UNODC to support wildlife and forest sectors

Adeze Ojukwu

United Nations Office on Drugs and Crime

(UNODC) has pledged support for support both the wildlife and forest sectors in Nigeria.

The agency today, said its ‘Global Programme for Combating Wildlife and Forest Crime and the Corruption and Economic Crime Branch have developed practical tools to support wildlife management authorities to strengthen their capacity to mitigate against the risk of corruption that prevents them from achieving their mandate to protect wildlife.’

This was contained in a statement, made available to www.devcomradar.org magazine, by UNODC communications associate, Ms. Olivia Ogechi Okorondu.

The statement  reads, ‘The Government of Nigeria has requested UNODC’s support for interventions to tackle wildlife crime, including the conduct of a corruption risk assessment (CRA) for the wildlife and forestry sectors in Nigeria.’

‘Consequently, UNODC in partnership with the relevant national ministries, departments and agencies is undertaking a series of activities to facilitate corruption risk assessments and the development of corresponding corruption risk mitigation strategies for Nigeria’s wildlife and forest sectors.’

‘This intervention is being funded by the European Union through the International Consortium on Combating Wildlife Crime (ICCWC).’

‘The first phase of the CRA will focus on the wildlife sector and, in particular, the Nigeria Customs Service and the National Environmental Standards and Regulations Enforcement Agency (NESREA), as the two main agencies with a mandate to counter illegal wildlife trade in Nigeria.’

‘There is a high pressure on Nigerian wildlife, where pangolins, forest elephants and other endangered species, are traded both domestically and internationally.’

‘Animals are hunted for their bushmeat and body parts, such as pangolin scales and elephant ivory tusks. The country’s deforestation has also led to further decrease in endangered animals.’

‘Nigeria is not only a source of wildlife products, but also a major transit country. There appears to be geographic consolidation of trafficking routes across several markets, with Nigeria emerging as a key source/transit country for many shipments of protected species and products.’

‘According to a report of the CITES, Elephant Trade Information System to COP17, Nigeria is the second most prominent ivory exporting country of West Africa, functioning as a major ivory hub that draws in ivory from Central Africa and, increasingly, as far away as East Africa.’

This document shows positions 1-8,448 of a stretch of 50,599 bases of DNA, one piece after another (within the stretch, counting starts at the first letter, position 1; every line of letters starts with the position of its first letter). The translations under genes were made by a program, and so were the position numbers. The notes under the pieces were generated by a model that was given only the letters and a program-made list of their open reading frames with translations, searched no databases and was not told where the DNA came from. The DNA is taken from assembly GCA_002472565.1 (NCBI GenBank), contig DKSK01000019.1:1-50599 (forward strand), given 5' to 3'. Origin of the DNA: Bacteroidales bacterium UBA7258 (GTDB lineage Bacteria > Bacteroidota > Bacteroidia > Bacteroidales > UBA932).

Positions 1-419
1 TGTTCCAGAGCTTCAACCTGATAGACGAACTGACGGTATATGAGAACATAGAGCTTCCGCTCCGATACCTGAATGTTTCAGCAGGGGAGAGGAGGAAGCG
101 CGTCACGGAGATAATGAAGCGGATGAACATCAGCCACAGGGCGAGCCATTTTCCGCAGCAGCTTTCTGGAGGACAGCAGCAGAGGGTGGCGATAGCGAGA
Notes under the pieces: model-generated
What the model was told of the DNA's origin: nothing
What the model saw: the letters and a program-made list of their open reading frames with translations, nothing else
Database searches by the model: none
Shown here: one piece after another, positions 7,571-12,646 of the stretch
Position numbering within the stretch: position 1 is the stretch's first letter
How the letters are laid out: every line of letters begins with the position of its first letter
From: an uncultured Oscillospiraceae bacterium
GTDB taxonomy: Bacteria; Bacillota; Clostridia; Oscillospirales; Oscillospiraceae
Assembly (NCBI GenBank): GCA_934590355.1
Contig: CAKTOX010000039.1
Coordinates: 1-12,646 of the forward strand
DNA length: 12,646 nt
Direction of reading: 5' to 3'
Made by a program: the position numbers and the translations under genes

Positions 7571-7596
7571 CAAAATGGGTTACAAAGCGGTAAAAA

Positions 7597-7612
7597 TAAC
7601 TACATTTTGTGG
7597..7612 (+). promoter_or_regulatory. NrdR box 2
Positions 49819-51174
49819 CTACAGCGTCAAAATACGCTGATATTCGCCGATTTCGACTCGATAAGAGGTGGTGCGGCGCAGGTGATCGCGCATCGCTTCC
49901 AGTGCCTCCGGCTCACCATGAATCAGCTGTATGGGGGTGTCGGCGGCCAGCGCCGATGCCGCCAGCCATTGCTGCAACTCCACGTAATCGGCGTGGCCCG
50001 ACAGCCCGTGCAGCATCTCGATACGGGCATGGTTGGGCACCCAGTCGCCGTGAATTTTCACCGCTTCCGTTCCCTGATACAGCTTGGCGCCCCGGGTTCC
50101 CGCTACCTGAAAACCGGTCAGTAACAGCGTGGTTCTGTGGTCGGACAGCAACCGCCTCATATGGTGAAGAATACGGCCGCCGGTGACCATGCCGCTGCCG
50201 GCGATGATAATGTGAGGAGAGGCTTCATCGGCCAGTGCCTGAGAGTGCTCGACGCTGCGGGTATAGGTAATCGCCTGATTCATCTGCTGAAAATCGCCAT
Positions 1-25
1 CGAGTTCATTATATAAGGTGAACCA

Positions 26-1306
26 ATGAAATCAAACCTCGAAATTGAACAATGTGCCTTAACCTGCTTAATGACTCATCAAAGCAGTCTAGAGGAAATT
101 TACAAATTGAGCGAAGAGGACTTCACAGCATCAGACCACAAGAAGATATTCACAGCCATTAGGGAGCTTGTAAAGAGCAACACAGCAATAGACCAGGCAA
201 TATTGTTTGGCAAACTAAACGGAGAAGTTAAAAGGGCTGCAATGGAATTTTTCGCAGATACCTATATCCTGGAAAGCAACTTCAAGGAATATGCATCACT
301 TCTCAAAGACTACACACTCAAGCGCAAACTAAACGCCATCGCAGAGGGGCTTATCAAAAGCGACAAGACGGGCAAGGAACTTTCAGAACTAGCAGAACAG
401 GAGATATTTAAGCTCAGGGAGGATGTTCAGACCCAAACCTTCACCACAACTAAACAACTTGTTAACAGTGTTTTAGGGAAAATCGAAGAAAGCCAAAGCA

UNODC’s World Wildlife Crime Report (WWCR) 2020, found that, in 2019 alone, at least 51 tons of pangolin scales seized globally originated from Nigerian ports, compared to only 2 tons in 2015.’

‘More than half of all seizures of pangolin scales worldwide could be traced back to Nigeria in 2019. Data further suggests an increasing role of Nigeria in the illicit ivory trade. Despite a global decline in trafficking in ivory since 2011, Nigeria has been identified in a growing number of incidents as part of the illegal trade chain.’

The January 2021 seizure at the Apapa Ports by the Nigeria Customs Service of 20 feet container containing the remains of various endangered species further highlights and buttresses these findings in the WWCR 2020.’

‘The container included 2,772 pieces of elephant tusks of different shapes weighing about 4,752kg; 162 sacks of pangolin scales weighing 5,329kg; 5kg of rhino horns, dried and fresh animal bones; 103 kg of skulls suspected to be of lions and other wild cat; and 76 pieces of timber (semi processed and processed.’

‘The corruption risk management is a structured, systematic method designed to identify the vulnerabilities of corruption and devise actions to minimize these vulnerabilities.’

‘The process sensitizes wildlife authorities on corruption-related issues, supports them in undertaking the corruption risks management process, and provides them with a concrete plan that will support a better governance within the target institutions. It is to be noted that the process aims to reduce the risk of future corruption and is not intended to identify past corruption.’

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